Batteries play an ever growing role in todays and future technologies. Applications can range from portable electronics over electrification of road traffic to using renewable energies 24h/365d. Demands on the performance are thus very different and a thorough understanding is a pre-requisite for further improvement. In particular, a detailed understanding of the molecular processes is important for energy and power density, cycle life (degradation mechanisms) and safety of batteries. Two types of batteries will be discussed, intercalation batteries and redox flow batteries.
Intercalation batteries have become an important technology for electricity storage as can be seen from the success of Li-ion batteries. Since there are issues regarding the broad availability of lithium, attempts are made to have other ions intercalated such as magnesium and sodium. In addition, the molecular understanding of the processes, especially at the interface, are still underdeveloped. Studies were performed using Scanning Tunnelling Microscopy (STM) and other techniques to investigate
- the electrochemical behaviour of the ion intercalation for Li and Na,
- the molecular processes upon formation of the SEI in a Li-Ion battery,
- the intercalation process of Na in HOPG in glyme electrolyte.
For the Li-ion system the interfacial layer between electrode and electrolyte (SEI layer) is crucial for its functioning but little is known about the mechanism of its formation1. The STM results elucidate the initial stages of the process and under which conditions the reversible formation changes to an irreversible formation of the SEI. The results for Na show a large lattice expansion upon intercalation which is reversible and can be sustained over many intercalation–de-intercalation cycles. The data also suggest that the intercalation of Na in glyme electrolyte occurs in the solvated state of the ion. This is a remarkable effect since one would assume that the activation barrier is quite high because of the large structural changes.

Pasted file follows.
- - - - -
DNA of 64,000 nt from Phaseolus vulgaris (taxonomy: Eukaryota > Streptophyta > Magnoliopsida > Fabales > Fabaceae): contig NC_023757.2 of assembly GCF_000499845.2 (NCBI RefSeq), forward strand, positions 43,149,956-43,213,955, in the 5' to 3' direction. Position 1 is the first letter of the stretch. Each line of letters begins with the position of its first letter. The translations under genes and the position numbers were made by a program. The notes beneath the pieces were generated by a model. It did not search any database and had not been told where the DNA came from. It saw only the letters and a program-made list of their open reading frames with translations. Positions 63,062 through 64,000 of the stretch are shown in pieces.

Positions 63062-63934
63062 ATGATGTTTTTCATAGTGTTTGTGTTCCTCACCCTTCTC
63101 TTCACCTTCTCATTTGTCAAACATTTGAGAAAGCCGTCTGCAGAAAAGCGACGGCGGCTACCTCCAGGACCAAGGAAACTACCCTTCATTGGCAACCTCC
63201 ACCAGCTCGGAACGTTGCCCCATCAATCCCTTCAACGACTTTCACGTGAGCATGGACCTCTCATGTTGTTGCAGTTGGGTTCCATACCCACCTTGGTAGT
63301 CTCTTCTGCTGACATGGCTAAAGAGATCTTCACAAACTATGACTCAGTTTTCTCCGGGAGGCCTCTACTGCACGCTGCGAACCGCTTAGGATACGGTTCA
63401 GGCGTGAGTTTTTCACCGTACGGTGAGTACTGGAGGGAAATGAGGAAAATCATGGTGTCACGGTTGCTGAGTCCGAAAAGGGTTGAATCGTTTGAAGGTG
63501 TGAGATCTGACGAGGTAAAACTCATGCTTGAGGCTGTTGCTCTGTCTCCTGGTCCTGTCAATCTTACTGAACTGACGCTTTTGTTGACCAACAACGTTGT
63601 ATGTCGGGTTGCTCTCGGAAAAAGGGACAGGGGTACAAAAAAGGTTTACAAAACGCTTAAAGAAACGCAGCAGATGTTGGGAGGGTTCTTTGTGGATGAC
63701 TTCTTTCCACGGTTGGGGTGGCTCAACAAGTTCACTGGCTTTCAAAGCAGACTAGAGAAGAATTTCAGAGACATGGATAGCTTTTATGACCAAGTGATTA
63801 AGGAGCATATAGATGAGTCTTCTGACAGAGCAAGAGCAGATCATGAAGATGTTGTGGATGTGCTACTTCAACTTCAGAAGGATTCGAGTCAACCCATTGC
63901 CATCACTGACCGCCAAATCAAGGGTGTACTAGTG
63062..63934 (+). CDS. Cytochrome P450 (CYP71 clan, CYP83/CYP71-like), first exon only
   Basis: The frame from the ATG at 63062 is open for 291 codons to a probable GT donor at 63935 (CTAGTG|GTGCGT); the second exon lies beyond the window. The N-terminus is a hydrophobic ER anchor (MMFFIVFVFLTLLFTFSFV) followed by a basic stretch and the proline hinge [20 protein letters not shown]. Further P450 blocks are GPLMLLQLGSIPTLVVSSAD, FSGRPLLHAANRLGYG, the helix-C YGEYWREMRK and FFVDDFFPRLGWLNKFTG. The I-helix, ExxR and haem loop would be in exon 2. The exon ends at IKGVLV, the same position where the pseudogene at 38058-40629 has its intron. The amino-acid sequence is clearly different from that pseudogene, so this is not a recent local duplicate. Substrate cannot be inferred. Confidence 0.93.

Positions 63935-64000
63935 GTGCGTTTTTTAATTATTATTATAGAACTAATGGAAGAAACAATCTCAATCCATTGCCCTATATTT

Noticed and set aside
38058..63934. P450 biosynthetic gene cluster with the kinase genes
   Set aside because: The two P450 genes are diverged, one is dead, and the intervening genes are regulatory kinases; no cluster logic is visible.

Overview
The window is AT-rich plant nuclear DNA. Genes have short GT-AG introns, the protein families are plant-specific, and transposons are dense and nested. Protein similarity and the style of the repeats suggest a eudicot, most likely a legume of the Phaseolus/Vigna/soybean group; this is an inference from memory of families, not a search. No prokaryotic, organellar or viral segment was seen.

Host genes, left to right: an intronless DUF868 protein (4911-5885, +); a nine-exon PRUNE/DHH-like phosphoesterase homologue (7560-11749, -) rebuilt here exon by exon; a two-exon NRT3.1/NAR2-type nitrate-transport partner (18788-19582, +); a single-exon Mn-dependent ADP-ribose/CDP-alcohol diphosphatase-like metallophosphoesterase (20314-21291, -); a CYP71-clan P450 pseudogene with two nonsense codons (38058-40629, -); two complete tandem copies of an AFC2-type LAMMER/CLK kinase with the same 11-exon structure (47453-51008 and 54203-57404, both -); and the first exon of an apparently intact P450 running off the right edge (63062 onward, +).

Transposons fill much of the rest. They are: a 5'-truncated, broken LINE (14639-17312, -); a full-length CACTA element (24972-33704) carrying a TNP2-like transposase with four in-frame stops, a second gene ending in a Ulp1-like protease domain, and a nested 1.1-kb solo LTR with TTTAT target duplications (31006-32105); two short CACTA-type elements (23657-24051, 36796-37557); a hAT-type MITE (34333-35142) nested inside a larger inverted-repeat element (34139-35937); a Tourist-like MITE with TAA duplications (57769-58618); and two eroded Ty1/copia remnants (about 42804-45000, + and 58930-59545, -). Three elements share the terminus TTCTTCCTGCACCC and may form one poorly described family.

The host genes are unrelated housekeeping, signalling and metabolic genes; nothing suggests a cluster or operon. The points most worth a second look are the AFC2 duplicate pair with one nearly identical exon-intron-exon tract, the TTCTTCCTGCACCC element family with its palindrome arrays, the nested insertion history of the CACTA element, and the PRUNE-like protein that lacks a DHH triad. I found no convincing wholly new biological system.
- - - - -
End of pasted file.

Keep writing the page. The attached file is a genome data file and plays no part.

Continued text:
The current technology of redox flow batteries, RFB, uses the V2+/3+-V4+/5+ redox couple for storing electricity. This all-vanadium system has many advantages, most importantly, there is no chemical contamination through cross diffusion over the membrane by vanadium. There are some performance issues with this system and a deeper molecular understanding of the redox processes is important. Experiments will be discussed how surface functional groups on the carbon of the electrodes can considerably influence the rate of the redox reaction. Further on, anion effects seem to play an important role for the redox kinetics.